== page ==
Ghosts indeed fill these pages, and about them is the ghost of a particular moment, mid-century, when a particular editor, Bob Giroux—fired from Harcourt, Brace and Company, an already venerable publishing house whose list included writers like Virginia Woolf and Robert Penn Warren—joined a middling Farrar, Straus & Cudahy in 1955, and in a series of bold strokes, such as bringing Eliot on to edit the poetry list, made verse the heart of the company’s list. And what a list it was to become. Giroux’s circle of friends included Delmore Schwartz, Robert Lowell, John Berryman, Jean Stafford, and others whose fingerprints, if not poems, are in these pages. These poets and the poets they liked are, in the early pages, well represented, as is the East Coast, where many of them were, as is their mixture of classical learning and openness to odd new stretchings of rhyme and meter. In any case, from this small circle a widening pantheon would emerge, a widening that spans the country and the globe, and many styles, and which is recorded in this book.
Another ghost we glimpse is the ghost of a culture: FSG was born during a moment in New York publishing when it raised eyebrows if a house didn’t have some sort of poetry list. For New York publishers today—at least the ones with household names—those days are gone, the bottom line having squeezed serious poetry acquisitions out of most corporate budgets. In its insistence that verse be central to its list, FSG is arguably the last one standing, drawing here on the depth of its roots, showing how it’s done, and, if this anthology is any indication, looking toward another seventy-five years of necessary poetry.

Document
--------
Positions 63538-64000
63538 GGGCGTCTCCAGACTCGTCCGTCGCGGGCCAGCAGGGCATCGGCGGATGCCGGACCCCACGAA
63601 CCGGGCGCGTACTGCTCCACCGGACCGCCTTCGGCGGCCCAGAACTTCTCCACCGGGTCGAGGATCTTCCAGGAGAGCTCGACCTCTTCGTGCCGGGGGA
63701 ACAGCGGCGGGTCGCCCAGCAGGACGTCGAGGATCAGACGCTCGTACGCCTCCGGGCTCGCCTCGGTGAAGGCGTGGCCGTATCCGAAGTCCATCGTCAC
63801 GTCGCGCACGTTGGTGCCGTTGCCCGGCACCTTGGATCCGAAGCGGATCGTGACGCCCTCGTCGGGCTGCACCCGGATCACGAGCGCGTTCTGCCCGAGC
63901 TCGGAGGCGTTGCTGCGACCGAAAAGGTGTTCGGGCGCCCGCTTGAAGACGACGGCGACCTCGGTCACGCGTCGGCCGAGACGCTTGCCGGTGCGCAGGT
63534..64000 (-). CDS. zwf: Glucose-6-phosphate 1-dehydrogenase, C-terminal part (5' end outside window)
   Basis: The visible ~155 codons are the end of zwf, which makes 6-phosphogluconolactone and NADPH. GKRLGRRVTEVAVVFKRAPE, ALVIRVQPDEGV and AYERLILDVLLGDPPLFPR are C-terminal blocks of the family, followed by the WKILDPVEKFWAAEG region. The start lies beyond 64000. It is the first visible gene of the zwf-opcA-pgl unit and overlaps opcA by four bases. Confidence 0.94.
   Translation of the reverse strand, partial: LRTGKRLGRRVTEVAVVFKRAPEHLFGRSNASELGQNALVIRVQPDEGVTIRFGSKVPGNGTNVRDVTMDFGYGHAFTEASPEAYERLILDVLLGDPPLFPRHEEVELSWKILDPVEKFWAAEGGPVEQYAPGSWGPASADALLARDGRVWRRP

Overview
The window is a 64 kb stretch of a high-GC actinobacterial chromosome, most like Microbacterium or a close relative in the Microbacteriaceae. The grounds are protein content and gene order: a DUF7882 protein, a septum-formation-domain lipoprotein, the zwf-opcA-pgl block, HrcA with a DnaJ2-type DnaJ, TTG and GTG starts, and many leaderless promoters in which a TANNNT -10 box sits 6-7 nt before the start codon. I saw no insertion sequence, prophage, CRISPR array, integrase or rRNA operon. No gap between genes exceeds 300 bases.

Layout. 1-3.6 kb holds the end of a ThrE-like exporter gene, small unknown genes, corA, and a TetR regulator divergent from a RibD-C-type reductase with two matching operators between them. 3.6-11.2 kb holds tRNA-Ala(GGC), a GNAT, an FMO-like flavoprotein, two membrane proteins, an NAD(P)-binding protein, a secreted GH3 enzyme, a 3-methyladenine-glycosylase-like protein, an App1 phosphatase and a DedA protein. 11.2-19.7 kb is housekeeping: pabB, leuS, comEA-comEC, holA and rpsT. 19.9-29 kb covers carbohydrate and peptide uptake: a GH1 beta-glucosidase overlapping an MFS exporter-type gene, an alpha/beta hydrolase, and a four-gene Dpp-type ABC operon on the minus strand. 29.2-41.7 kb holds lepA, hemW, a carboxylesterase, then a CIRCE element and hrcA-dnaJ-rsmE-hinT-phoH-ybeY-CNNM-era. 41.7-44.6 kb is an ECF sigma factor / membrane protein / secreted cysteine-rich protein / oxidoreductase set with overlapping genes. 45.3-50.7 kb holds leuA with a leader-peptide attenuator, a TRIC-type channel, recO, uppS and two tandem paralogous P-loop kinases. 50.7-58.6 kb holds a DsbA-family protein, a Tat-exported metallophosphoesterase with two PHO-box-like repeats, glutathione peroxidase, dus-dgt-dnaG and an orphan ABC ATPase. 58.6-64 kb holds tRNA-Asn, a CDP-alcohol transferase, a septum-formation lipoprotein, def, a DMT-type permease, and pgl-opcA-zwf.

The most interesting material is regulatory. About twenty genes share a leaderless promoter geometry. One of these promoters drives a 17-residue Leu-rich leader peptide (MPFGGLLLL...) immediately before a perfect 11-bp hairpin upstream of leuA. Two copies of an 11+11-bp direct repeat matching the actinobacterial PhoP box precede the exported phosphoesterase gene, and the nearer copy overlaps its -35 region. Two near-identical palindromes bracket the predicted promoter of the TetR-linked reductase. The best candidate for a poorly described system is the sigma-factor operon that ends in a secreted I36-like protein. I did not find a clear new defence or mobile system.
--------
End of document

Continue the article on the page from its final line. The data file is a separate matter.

JESSE NATHAN: How did the book come about? What does a gathering of poetry like this mean? And how does the book address itself to the problem, as it were, of the “anthology”? I ask with a sidelong glance at the note in your introduction that Roger Straus didn’t think highly of the anthology form.
JONATHAN GALASSI: The idea was to mark FSG’s seventy-fifth anniversary by taking a look at the unbroken chain that has resulted from the company’s enduring conviction that poetry is the partner of prose in literary creation. That goes back to Robert Giroux, who arrived at FSG in 1955 with a number of great poets in his bag, and the way was set for good.
Robyn and I met many times, both in person and by Zoom, over the past two years as we rummaged through FSG’s library. We made rediscoveries. And we had enjoyable battles. Each has his preferences, even among the work of poets we both revere. But I think you put your finger on something in your quotation from Koethe, which is in itself an ironic correction, as it were, of the romantic notion of immediacy. The poets of FSG all write, really, about a fallen world, about belatedness. They’re post-romantic, modernist, and post-modernist. They spread out in many directions and sometimes seem not to have much to do with each other, but they’re all masters of the second thought—they’re thinkers, ponderers, grievers, obsessive post-lapsarian rememberers. They’re all—we’re all—trying to make sense of a lost world.
ROBYN CRESWELL: I think all really interesting anthologies take seriously the problem of trying to square a certain circle, which is how to give a definitive form to something—in this case, a literary tradition—that is still ongoing, still forming and reforming. The tradition of FSG’s poetry is very much alive, and the new poets constantly give us new ways of reading and understanding the older poets. We wanted our anthology to reflect that sense of an ever-changing body of work, in which past and present are dynamically related. Pound was a very intelligent anthologist—maybe a better anthologist than poet! I think his best was the Active Anthology, published by Faber & Faber in 1933. Pound isn’t the modernist muse of FSG—that’s Eliot, I guess—but we did want our anthology to be active in the same fashion.